• Choose fresh fruit of vegetables rather than juice
• Eat the skin and membranes of cleaned fruits and vegetables
• Choose bran and whole grain breads and cereals daily
• An increase in fibre should be accompanied by and increase in water
• Eat less processed foods and more fresh ones
• Fibre from fresh foods is preferable over fibre supplements
Therapeutic uses of fibre
• Adequate daily fibre intake may be protective against colon and rectal cancer.
• It is estimated that the risk of colorectal cancer in the US population could be reduced by about
31% if fibre intake from food sources were increased by an average of 13 grams per day.
• High fibre intake has been associated with a reduction in breast cancer rates. International
comparisons show an inverse correlation between breast cancer death rates and the consumption
of fibre rich foods.
• High fibre foods such as vegetables, fruits and whole grains may protect against prostate cancer.
• High fibre diets may reduce the risk of diabetes. Fibre has a role in the treatment of diabetes
because it regulates blood sugar by slowing the absorption of glucose from the small intestine. By
coating the gut’s lining and delaying stomach emptying, sugar absorption after a meal is slowed,
reducing the amount of insulin needed.
• Dietary fibre has a role in the prevention and treatment of cardiovascular disease due to its
cholesterol lowering ability. Viscous, soluble fibres can lower blood cholesterol levels by 5% or
more due to their interference in the absorption of bile acids. By causing more cholesterol to be
used for bile acid production, soluble fibre helps take cholesterol out of circulation in the
intestines and the bloodstream. Fatal and non-fatal myocardial infarctions have been inversely
associated with total fibre intakes in some studies.
• Adequate daily fibre intake promotes laxation and helps to prevent constipation and
haemorrhoids. The gastrointestinal tract is remarkably sensitive to dietary fibre. A high fibre diet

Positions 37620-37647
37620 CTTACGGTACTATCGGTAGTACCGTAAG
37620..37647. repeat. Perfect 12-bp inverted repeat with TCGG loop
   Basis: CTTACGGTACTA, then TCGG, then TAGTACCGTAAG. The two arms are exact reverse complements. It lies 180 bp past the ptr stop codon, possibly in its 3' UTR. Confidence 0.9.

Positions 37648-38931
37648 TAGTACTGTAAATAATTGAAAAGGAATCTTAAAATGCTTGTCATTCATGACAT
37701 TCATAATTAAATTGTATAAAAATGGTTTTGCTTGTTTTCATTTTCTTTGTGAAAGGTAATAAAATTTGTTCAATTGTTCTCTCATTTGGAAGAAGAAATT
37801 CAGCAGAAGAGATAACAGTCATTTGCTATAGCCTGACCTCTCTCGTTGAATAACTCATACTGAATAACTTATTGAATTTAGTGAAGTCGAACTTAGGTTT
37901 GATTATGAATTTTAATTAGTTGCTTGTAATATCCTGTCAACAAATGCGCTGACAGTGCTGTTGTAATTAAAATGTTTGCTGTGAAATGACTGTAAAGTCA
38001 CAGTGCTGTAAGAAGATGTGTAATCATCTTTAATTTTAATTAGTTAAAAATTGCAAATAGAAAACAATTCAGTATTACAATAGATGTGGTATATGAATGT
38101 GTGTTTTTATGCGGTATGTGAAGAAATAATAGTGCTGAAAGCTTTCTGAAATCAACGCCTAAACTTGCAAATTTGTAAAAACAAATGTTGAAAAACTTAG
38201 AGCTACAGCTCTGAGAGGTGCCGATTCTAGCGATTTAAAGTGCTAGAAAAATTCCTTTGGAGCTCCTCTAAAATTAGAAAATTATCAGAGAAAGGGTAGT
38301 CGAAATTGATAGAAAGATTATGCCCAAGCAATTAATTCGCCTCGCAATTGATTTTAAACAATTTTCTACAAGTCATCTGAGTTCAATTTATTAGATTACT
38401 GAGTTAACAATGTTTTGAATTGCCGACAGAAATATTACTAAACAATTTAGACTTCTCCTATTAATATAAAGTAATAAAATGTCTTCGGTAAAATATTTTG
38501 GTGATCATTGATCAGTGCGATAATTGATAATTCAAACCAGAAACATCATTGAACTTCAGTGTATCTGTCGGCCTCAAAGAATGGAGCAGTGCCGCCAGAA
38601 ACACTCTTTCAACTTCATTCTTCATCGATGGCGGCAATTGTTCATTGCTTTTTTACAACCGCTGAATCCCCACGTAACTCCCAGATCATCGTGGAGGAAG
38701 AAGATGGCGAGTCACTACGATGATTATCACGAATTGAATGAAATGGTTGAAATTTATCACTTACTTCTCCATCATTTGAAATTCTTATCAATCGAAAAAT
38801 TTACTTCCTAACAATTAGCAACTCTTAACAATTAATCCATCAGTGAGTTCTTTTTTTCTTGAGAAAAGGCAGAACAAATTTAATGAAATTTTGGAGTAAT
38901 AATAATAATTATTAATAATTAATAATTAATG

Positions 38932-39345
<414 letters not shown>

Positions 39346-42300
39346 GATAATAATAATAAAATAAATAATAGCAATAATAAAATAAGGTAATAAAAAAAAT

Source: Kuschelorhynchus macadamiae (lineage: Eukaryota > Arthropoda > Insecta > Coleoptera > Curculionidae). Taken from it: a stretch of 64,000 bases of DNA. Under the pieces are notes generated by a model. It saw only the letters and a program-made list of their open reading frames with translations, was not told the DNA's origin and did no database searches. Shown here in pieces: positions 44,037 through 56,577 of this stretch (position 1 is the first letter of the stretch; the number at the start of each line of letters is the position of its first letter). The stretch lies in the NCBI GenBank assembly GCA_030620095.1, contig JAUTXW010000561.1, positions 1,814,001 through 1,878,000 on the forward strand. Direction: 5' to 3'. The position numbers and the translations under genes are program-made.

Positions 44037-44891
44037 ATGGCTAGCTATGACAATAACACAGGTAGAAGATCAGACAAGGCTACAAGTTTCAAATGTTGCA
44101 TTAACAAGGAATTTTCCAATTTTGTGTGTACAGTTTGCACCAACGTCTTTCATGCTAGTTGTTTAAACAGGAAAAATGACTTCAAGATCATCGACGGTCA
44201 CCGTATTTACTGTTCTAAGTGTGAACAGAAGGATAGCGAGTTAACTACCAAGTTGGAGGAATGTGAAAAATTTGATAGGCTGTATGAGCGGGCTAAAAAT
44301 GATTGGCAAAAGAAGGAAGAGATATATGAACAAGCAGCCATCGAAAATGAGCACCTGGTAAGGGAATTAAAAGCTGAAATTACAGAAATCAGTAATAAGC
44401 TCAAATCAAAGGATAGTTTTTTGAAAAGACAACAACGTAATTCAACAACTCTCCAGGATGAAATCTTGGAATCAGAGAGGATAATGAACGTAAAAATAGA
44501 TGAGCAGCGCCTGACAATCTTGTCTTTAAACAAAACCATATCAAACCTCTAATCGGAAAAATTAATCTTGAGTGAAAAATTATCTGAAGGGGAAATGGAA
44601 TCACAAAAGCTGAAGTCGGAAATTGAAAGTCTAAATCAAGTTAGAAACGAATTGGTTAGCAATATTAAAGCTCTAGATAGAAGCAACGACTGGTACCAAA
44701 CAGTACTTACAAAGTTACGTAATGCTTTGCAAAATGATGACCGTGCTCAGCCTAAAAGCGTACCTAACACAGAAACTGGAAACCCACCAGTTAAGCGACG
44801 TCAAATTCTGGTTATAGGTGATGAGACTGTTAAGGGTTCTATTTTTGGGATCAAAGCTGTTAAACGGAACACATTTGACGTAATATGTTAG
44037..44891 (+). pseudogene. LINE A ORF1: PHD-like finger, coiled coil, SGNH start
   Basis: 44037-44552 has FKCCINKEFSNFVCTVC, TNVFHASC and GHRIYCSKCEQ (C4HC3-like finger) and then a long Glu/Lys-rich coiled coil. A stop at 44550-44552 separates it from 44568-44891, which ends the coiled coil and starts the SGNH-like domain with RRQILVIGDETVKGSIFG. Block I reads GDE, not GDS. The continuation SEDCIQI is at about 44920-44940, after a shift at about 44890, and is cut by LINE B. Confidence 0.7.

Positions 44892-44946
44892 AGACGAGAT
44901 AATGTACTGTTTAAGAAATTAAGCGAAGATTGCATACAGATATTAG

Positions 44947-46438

eliminates exacerbation of diverticulitis reducing the long-term risk of developing bowel disease.
• Soluble fibres called cellulose and hemicelluloses expand in the stomach giving a sense of
fullness. This reduces food intake and helps in weight control.
Normal bowel habits
It is normal for one to have one or two soft formed, easily passed bowel movements a day without effort or straining. It is not normal to miss at least one bowel movement per day. If your bowels move daily, but with difficulty or straining, if your stool is dry or hard or you don’t move your bowels at least once a day, you need to adjust your diet for the right amount of fibre and water intake.
When there is adequate fibre and water in the diet, the fibre (viewed as millions of tiny water-attracting particles) mixes with the stool. Each particle soaks up available liquid, and enlarges into a minute gel bead. These particles give the stool size, shape and moisture, allowing the colon to move the stool along easily. To facilitate this process, the colon manufactures mucous to lubricate the passage. If the colon is dry because of too little mucous or too little water, the stool becomes dry and will stick to the colon, requiring one to strain to eliminate, giving rise to constipation, haemorrhoids and to bowel disease.